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Giuseppe VERDI (1813 – 1901): La traviata (highlights)
Preludio; Act I: Libiamo, libiamo ne’ lieti calici (Brindisi); È strano! È strano! ... Ah fors’ è lui ... Follie! ... Sempre libera; Act II: Lunge da lei ... De’ miei bollenti spiriti; Oh mio rimorso!; Pura siccome un angelo … Dite alla giovine; Di Provenza il mar … Noi siamo zingarelle; Preludio; Act III: Teneste la promessa ... Addio, del passato bei sogni; Parigi, o cara, noi lascermo; Se una pudica vergine
Edita Gruberova, sop (Violetta Valery), Neil Shicoff, ten (Alfredo Germont); Giorgio Zancanaro, bar (Giorgio Germont), Alastair Miles, bass (Dottore Grenvil) et al;
The Ambrosian Singers
London Symphony Orchestra/Carlo Rizzi
rec. Abbey Road Studios, London, February 1992. DDD
WARNER APEX 2564 61511-2 [71:51]



 

I have a soft spot for La traviata, since it was the very first complete opera recording I bought more than forty years ago. That was a recording issued by Concert Hall, conducted by Gianfranco Rivoli with Elena Todeschi singing Violetta Valery. Does anyone remember this recording today? I played it over and over again for weeks and months and knew it almost by heart. The quality of the singing was variable, to say the least, and when I got other versions that recording fell into oblivion, but returning to it after many years I still appreciated Todeschi’s singing more than that of many famous names. She had a somewhat fluttery tone that could be irritating, but it fitted the role and you can’t expect a consumption-ridden soprano to be perfectly steady. 

I mention this because when hearing Edita Gruberova’s Violetta I recognized this flutter. She also can be a little unsteady and she has some very shrill moments, especially in the big first act aria. But there is also deep involvement and she has this stupendous ability to fine down the voice to the thinnest thread of pianissimo. I know of no other soprano, Caballé excluded of course, who can do this so exquisitely, and she does it time after time. Go to her third act aria, Addio, del passato, and I am sure she will at once win you over. After that, go backwards to the long scene with Giorgio Germont in act two, the most wonderful part not only in this opera but in all opera (well, there are a few other scenes on the same level, I have to admit). There we also meet Giorgio Zancanaro, perhaps the most outstanding Verdi baritone during the 1970s and 1980s. He may not have had the largest or most beautiful voice (Silvano Carroli and Renato Bruson respectively can claim to be superior) and he too has a slight fast flutter, not unlike Pasquale Amato in the distant past, but no-one else has his ability to colour the voice and modulate it, to vary the volume. Every phrase lives. Compared to him Bruson, who recorded this opera with Scotto and Alfredo Kraus back in the early 1980s, is monochrome. I can’t remember hearing this second act scene more involvingly sung and acted with vocal means alone. His Provence aria has the same qualities.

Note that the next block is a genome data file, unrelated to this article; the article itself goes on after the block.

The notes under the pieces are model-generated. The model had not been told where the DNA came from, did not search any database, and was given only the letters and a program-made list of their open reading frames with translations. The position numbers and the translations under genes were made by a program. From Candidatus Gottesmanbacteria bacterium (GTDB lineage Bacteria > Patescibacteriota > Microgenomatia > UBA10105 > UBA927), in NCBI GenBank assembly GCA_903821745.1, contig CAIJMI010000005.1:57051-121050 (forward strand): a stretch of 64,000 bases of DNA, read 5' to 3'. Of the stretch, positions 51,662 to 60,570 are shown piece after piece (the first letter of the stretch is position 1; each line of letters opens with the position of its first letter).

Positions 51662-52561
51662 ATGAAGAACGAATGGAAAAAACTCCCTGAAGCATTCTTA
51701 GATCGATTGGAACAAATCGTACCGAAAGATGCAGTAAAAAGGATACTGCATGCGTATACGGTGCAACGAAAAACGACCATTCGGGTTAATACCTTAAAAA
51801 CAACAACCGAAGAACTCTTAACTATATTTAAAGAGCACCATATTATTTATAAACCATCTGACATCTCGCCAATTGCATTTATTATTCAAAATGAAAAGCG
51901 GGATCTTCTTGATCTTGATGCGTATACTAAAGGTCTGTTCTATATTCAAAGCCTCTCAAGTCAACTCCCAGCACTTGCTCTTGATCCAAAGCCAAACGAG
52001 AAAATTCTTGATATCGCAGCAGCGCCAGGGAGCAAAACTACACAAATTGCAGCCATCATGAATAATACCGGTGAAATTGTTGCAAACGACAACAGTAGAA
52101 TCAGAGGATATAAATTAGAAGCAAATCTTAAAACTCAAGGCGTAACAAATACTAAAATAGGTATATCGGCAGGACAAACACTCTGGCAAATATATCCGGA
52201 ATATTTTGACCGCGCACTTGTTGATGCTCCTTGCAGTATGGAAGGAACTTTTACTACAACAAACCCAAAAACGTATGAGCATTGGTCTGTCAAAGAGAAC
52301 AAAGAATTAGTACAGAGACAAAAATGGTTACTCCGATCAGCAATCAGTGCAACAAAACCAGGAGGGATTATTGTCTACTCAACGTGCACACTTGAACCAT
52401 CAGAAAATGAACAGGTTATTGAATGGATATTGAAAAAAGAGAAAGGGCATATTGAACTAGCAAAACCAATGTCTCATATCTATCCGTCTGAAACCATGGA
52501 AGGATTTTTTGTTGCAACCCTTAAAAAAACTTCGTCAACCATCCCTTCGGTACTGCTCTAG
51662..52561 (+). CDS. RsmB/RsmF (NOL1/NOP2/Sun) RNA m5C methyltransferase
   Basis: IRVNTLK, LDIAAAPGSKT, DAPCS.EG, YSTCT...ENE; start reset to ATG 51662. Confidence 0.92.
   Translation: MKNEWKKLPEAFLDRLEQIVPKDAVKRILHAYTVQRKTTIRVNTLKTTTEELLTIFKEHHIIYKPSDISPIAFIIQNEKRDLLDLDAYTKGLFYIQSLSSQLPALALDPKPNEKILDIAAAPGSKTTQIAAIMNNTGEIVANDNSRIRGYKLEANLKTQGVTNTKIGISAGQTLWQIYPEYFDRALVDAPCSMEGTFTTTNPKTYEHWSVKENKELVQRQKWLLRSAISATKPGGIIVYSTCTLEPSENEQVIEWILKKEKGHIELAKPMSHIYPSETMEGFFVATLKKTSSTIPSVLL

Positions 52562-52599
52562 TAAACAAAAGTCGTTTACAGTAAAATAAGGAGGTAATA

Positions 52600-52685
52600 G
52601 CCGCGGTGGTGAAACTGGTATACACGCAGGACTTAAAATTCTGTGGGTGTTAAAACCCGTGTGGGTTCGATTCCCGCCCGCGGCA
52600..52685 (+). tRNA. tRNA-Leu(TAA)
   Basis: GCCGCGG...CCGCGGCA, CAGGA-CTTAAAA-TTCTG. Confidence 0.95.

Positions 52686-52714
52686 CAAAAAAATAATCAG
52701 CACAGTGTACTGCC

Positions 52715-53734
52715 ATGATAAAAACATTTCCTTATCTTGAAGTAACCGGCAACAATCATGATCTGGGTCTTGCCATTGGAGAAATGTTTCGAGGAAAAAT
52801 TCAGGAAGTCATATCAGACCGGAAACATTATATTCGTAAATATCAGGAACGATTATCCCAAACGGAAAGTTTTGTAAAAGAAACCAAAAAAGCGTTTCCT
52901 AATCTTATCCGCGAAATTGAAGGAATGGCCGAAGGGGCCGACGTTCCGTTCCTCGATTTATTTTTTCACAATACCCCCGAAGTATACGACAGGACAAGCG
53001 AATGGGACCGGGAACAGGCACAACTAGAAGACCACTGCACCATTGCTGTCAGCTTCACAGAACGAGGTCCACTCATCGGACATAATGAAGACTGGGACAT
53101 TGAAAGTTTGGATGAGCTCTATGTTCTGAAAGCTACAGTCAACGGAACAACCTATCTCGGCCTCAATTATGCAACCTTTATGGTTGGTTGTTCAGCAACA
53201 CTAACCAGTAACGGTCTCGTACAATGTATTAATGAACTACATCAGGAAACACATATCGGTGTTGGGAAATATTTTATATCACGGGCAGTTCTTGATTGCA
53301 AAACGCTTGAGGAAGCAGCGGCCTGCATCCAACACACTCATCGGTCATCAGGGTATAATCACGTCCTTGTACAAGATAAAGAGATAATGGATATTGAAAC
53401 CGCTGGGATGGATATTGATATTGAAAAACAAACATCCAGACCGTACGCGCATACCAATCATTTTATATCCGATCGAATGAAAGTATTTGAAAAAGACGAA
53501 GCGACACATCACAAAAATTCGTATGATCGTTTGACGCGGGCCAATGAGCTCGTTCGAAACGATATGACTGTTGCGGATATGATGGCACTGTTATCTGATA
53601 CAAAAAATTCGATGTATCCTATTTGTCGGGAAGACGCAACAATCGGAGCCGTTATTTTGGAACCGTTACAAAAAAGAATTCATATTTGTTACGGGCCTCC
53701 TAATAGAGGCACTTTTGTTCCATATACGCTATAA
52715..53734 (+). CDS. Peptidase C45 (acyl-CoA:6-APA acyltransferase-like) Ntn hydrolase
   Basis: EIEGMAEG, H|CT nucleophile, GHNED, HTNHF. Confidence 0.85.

Compared to thi two singing actors Neil Shicoff sounds anonymous. He has a good voice with an ardent delivery. He has good taste but I get the feeling that he approaches his character from without while the other two do it from within. Shicoff obviously has to be seen as well as heard to give full impact. On-stage he is one of the most intense actors imaginable.  

Carlo Rizzi conducts the LSO with feeling, almost too much so in the first act prelude, which is beautifully played but so slow that you begin to despair if the curtain will ever rise. In fact it doesn’t, for after the prelude we are transported directly to the Drinking song, where we also meet the Ambrosian Singers on good form. We meet them on their own further on in the only excerpt from act two scene two, the party at Flora’s place, where they sing the gipsy chorus with great élan. 

Most of the well-known set pieces are here. For some reason Alfredo and Violetta are not allowed their first act duet Un di felice. On the other hand Alfredo sings his cabaletta in act two, Oh mio rimorso, and that is good for it is often cut in stage performances, just as often is the case with Germont père’s cabaletta in the same act. It is only a couple of minutes long and it would have been good to have it too. After the Provence aria, we get the little dialogue between father and son and then there is a very blunt ending with Alfredo’s No! And then we are at once at Flora’s party. 

The booklet gives a short description of the characters, a synopsis and a few lines about “The career of traviata”. Playing time is generous, almost 72 minutes. If you need a highlights disc from La traviata you can’t do much better than this, especially at the price. Warmly recommended! 

Göran Forsling 

 

 

 



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